How to Manage Drug Use in the Work Place

In the third Zoom meeting of Rotary, speaker Bill Lillis of Drug Free New Jersey outlined guidelines for employers related to drug use and abuse of both prescription drugs and alcohol.

Lillis said his organization provides technical assistance to employers in how to maintain a drug free environment in the workplace.

He also said with the COVID-19 crisis upon us many of those with drug related abuse issues are unable to attend programs such as Alcoholics Anonymous. Coupled with the possible stress of job loss is making many people more stressed and vulnerable to addiction.

On top of that to add self isolation and many people are hurting, he said.

HIs organization receives help from companies including PSE&G which provides drug prevention coloring books for free to third graders.

He said with the help of Drug Free NJ employers have a great opportunity to help employees with drug prevention information.

He also said Illinois has legalized marijuana and New Jersey will be looking into the effects on that state as New Jersey votes on a similar referendum in November.

Lillis spoke of the problem of illicit drug coming from South America, but said those countries turned the tables on DEA agents saying it is the American market that consumes the bulk of their product.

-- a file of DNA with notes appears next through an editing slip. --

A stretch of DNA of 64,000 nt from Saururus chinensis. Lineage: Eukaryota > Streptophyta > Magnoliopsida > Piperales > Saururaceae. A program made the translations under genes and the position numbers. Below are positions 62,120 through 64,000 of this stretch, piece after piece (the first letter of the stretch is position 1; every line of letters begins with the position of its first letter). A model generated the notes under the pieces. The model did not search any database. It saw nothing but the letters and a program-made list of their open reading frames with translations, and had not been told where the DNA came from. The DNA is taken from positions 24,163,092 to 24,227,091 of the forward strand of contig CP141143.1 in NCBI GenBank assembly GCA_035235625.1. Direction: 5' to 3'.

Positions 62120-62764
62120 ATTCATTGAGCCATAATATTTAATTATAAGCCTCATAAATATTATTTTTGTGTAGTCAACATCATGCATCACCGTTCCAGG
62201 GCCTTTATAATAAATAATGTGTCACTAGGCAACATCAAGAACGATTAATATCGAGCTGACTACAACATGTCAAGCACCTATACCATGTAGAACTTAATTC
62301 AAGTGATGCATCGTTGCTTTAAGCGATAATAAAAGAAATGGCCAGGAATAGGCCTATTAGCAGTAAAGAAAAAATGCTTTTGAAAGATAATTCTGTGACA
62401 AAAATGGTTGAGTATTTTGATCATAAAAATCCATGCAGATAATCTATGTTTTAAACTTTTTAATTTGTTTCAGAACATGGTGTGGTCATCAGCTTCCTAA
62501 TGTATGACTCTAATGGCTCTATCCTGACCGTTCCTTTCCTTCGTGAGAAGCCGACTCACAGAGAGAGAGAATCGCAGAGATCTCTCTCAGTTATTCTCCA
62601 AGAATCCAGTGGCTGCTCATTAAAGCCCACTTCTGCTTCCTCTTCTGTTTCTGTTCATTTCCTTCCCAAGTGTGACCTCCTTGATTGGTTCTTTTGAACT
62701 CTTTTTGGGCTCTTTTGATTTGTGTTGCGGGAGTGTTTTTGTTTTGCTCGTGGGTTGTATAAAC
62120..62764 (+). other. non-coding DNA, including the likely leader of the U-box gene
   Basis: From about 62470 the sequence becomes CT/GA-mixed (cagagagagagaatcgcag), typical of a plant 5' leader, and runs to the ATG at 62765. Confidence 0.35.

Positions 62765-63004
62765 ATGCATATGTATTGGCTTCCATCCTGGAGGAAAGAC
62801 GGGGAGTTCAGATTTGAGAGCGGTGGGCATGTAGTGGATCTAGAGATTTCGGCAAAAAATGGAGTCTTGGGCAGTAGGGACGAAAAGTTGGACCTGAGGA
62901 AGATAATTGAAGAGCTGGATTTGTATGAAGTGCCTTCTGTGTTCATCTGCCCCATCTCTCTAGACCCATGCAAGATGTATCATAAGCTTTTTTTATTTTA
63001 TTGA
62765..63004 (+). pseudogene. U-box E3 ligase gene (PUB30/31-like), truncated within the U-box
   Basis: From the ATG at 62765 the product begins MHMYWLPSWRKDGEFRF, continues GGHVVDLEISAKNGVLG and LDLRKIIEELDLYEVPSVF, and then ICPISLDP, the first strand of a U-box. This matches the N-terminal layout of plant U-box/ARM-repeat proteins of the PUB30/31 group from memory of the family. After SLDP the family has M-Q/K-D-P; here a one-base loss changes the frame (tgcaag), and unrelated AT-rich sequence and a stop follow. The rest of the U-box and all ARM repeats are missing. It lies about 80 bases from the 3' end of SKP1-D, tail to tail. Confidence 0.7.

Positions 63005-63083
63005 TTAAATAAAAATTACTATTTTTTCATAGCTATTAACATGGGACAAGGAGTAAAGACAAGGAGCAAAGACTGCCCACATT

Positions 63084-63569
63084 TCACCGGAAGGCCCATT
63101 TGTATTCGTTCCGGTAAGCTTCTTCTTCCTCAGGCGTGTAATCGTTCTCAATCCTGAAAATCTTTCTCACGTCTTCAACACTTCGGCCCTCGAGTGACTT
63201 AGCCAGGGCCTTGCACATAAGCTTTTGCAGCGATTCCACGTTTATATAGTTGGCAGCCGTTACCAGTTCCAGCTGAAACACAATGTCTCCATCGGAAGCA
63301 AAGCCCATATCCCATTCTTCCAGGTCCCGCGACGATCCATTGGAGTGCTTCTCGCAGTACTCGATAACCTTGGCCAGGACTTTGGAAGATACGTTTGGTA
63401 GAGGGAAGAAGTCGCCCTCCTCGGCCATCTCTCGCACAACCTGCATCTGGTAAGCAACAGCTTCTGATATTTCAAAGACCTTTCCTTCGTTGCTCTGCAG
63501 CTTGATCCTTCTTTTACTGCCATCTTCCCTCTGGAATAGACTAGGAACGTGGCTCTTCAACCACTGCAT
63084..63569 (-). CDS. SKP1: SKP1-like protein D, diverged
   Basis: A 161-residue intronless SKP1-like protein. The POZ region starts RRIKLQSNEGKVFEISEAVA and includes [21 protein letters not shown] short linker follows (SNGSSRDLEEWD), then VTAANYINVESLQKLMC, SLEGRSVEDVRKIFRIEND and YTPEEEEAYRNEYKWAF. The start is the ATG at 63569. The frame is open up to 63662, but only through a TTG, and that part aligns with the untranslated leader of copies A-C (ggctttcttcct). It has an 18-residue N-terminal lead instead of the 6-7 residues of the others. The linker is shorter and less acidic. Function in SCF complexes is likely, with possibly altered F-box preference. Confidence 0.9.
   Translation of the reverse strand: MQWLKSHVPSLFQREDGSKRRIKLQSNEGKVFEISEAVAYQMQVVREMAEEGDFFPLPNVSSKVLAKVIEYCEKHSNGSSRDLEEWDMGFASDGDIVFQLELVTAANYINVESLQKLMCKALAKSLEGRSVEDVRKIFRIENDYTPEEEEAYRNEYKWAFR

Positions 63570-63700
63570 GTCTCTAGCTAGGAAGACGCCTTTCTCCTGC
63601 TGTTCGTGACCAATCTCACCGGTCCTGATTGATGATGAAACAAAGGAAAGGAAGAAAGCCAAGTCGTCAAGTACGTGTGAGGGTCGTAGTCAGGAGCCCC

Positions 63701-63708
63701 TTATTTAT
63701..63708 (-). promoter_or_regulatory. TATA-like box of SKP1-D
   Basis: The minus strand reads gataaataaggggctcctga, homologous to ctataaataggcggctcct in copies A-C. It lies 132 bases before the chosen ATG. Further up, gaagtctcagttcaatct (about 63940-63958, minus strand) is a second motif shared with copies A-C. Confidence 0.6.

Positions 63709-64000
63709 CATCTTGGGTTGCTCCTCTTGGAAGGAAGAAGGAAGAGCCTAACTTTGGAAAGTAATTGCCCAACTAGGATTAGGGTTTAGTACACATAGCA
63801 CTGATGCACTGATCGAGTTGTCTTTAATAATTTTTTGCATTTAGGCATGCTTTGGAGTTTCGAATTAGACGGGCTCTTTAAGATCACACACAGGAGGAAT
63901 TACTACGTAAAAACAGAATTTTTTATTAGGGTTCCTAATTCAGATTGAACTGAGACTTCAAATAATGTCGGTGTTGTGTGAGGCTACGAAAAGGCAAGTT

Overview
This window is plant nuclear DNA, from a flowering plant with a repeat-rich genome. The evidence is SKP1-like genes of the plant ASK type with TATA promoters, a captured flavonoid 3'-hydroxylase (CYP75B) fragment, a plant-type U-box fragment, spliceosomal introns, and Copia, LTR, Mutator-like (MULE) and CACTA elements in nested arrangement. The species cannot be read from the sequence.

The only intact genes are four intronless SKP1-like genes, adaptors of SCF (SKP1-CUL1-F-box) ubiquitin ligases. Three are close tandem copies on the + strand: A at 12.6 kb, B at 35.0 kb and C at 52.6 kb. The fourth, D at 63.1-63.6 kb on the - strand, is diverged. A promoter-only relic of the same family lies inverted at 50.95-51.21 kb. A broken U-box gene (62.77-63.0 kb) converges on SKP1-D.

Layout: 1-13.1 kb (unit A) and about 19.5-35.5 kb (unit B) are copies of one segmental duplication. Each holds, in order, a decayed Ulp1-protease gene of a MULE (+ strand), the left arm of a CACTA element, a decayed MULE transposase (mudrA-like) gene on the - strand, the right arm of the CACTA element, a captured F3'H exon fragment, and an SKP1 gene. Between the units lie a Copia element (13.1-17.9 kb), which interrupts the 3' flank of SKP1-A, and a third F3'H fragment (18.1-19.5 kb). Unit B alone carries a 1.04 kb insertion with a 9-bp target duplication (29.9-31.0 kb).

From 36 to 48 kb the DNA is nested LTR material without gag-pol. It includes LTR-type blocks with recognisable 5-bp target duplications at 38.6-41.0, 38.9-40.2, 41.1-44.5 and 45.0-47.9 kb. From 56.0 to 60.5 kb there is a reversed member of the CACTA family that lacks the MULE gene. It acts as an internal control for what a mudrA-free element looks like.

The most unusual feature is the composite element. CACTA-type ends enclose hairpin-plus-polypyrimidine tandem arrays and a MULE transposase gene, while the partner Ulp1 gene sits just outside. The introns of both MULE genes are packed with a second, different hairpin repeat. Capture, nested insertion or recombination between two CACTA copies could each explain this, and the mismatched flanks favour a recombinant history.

He also spoke of the over prescribing of opioids for pain relief which lead many, many Americans to become addicted, long after their pain subsided.

Alcohol abuse also he said was a problem and according to current numbers is the third largest cause of death in the United States.

He cited statistics showing that many people currently in the workforce are addicted and working to subsidize their drug problem.

But he said in recent years doctors and dentists have relied less on opioids for pain with prescriptions down to 3.6 million in 2019 from 5 million in 2018.

For those who are managing their pain responsibly Lillis said, “We don’t want to stop that….we want to stop the overprescribing.”

He also said heroin is now being sold on the street for as little as $5.

He said having opioids in the home is also a hazard citing a case of a grandchild stealing a grandparent’s prescription drugs and selling them on the street.

One current danger is Fentanyl, a highly addictive synthetic drug that is 15 times more potent than morphine.

The drug is often added to other drugs when being made overseas.

Adderall he said has also become a problem with college students using it to study and then bringing it into the workplace when they become employed.

Lillis said as medical marijuana has become legal he has seen the benefits of the compassionate use it adds to those with cancer or to relieve chronic pain.

Marta said, through her work, she deals with addicted people who ca not get to their support programs. She is especially concerned without internet access or cell phones which would allow to participate virtually.